About the Book

Water Without Borders?

Water Without Borders provides readers with a general overview of water along the 49th parallel, as well as insight into specific issues.

To that end, Part One provides an overview of issues impacting the health and sustainability of our shared waters. In this section, authors explore recent developments in transboundary water governance, including increased participation of First Nations and local actors in transboundary water governance, and the changing role of the International Joint Commission. The section also tackles the most controversial issues related to Canada-U.S. water — bulk water transfers — and provides a broad overview of key water management challenges currently facing Canada and the United States.

Part Two of the volume presents expert commentaries on key flashpoints along the border—transboundary waters which are sources of conflict. These flashpoints include: the negotiation of the Columbia River Treaty, water quality in the Flathead River Basin, flooding and water quality in the Devils Lake / Red River Basin, water allocation in the St. Mary and Milk Rivers, and invasive species and declining water quality in the Great Lakes Basin.

Map of Canada & the United States

Original maps by Eric Leinberger (cartographer), Department of Geography, UBC.

Each chapter in Part Two focuses on a single flashpoint, and has been jointly authored by experts from either side of the border. The Canadian and U.S. co-authors collaborated on the writing of each chapter, providing a nuanced perspective and a collaborative assessment of key issues and possible solutions for each flashpoint.

Particularly noteworthy is the fact that most chapters emphasize that solutions to transboundary water conflicts have taken the form of working around — rather than through — conventional institutions for transboundary water governance. The transboundary cooperation and collaboration that characterizes these chapters epitomizes, we feel, how shared governance can function effectively: through hard work, clear lines of communication, sustained contact, and mutual trust.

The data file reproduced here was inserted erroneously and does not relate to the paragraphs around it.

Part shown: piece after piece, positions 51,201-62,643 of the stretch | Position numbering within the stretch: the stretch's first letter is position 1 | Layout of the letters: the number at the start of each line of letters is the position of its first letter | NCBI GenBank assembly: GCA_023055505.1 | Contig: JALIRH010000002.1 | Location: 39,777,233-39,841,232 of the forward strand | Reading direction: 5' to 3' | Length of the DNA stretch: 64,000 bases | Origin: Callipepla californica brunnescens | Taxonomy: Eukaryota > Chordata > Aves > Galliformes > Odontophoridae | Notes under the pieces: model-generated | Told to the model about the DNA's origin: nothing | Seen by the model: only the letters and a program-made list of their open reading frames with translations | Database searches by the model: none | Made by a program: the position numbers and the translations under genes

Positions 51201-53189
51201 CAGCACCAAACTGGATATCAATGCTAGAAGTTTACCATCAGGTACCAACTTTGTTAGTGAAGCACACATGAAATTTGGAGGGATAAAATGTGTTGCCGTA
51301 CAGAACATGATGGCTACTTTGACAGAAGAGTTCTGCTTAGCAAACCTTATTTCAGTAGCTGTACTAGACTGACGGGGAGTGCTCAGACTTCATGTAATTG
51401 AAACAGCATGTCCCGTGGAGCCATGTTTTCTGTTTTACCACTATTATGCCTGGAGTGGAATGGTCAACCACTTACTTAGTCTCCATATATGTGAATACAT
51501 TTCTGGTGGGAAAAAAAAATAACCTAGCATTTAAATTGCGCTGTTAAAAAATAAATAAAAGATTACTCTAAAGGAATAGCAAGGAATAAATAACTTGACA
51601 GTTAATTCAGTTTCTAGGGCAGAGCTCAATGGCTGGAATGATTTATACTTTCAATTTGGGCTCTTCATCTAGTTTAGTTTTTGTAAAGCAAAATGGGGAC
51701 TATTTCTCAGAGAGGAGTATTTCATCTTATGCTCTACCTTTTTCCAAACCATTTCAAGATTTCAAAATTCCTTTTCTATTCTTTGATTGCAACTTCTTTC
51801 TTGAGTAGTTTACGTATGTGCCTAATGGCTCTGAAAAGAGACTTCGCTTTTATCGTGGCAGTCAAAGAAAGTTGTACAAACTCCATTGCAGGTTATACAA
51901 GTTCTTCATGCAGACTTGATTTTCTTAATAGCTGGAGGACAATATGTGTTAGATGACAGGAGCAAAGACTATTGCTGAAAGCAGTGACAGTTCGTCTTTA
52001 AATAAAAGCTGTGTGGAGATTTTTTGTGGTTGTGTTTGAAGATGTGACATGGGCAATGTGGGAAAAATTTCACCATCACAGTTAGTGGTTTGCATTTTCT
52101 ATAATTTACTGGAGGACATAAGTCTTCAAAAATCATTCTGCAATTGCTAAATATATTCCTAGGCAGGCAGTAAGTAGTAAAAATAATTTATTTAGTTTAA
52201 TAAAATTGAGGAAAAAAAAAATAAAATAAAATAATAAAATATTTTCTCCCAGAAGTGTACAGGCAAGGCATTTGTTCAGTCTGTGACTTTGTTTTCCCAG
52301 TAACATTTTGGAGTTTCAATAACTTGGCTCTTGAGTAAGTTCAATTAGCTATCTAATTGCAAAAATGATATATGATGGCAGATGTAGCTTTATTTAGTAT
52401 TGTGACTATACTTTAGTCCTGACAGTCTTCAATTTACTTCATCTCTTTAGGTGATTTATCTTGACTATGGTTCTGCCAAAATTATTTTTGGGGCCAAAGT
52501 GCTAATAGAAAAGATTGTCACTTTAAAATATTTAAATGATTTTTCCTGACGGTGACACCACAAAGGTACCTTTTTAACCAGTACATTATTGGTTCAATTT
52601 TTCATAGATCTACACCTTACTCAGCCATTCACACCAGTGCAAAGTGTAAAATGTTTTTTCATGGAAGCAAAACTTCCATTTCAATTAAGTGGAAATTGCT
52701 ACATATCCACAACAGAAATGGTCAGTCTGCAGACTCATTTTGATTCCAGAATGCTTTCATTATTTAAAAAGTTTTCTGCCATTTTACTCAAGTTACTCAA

The book concludes by reflecting on the possibility of ‘borderless’ water in a world rife with both cultural and political borders.

Table of Contents

  1. Introduction
    Emma S. Norman, Alice Cohen, and Karen Bakker
  2. Issues, Approaches, and Challenges
    1. Indigenous Peoples and Water: Governing Across Borders
      Merrell-Ann S. Phare
    2. Rise of the Local? Delegation and Devolution in Transboundary Water Governance
      Emma S. Norman and Karen Bakker
    3. The IJC and Transboundary Water Disputes: Past, Present, and Future
      Murray Clamen
    4. Continental Bulk Water Transfers: Chimera or Real Possibility?
      Frédéric Lasserre
    5. Key Issues in Canada-US Water Governance
      Ralph Pentland
  3. Flashpoints, Conflict, and Cooperation
    Group Photo of Contributors

    Photo by Don Erhardt

    Editors and Contributors

    1. The Columbia River Treaty
      John Shurts and Richard Paisley
    2. Apportionment of the St. Mary and Milk River
      Nigel Bankes and Elizabeth Bourget
    3. Devils Lake and Red River Basin
      Norman Brandson and Robert Hearne
    4. Flathead Valley Flashpoint
      Harvey Locke and Matthew McKinney
    5. The Great Lakes: A Model of Transboundary Cooperation
      Jamie Linton and Noah Hall
  4. Looking Back, Looking Forward: Conclusion
    Alice Cohen, Emma S. Norman, and Karen Bakker

Our hope is that over the next one hundred years of co-management and neighbourly relations, Canada and the United States will rise to the challenge of inclusiveness and equity; integrate science more fully with policy; integrate human health with ecosystem health concerns; and cooperate beyond the bounded space of our own backyards, states, provinces, or countries. If we continue to work in the spirit of water without borders, we have every confidence that this hope can be realized.

Emma S. Norman, Alice Cohen, and Karen Bakker